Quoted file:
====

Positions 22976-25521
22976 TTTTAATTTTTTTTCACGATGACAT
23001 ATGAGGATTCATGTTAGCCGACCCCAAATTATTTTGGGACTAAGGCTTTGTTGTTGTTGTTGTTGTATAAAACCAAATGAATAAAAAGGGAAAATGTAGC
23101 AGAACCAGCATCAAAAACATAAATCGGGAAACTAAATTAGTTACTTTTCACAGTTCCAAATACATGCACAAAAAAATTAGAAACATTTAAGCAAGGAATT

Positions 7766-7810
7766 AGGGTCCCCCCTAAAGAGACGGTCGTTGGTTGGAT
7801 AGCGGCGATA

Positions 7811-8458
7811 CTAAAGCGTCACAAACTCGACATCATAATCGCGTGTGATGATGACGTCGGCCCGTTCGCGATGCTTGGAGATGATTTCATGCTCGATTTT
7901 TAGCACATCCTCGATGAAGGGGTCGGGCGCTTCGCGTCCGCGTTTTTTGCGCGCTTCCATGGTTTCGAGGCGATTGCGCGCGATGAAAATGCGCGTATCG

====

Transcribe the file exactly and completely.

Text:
Positions 22976-25521
22976 TTTTAATTTTTTTTCACGATGACAT
23001 ATGAGGATTCATGTTAGCCGACCCCAAATTATTTTGGGACTAAGGCTTTGTTGTTGTTGTTGTTGTATAAAACCAAATGAATAAAAAGGGAAAATGTAGC
23101 AGAACCAGCATCAAAAACATAAATCGGGAAACTAAATTAGTTACTTTTCACAGTTCCAAATACATGCACAAAAAAATTAGAAACATTTAAGCAAGGAATT

Positions 7766-7810
7766 AGGGTCCCCCCTAAAGAGACGGTCGTTGGTTGGAT
7801 AGCGGCGATA

Positions 7811-8458
7811 CTAAAGCGTCACAAACTCGACATCATAATCGCGTGTGATGATGACGTCGGCCCGTTCGCGATGCTTGGAGATGATTTCATGCTCGATTTT
7901 TAGCACATCCTCGATGAAGGGGTCGGGCGCTTCGCGTCCGCGTTTTTTGCGCGCTTCCATGGTTTCGAGGCGATTGCGCGCGATGAAAATGCGCGTATCG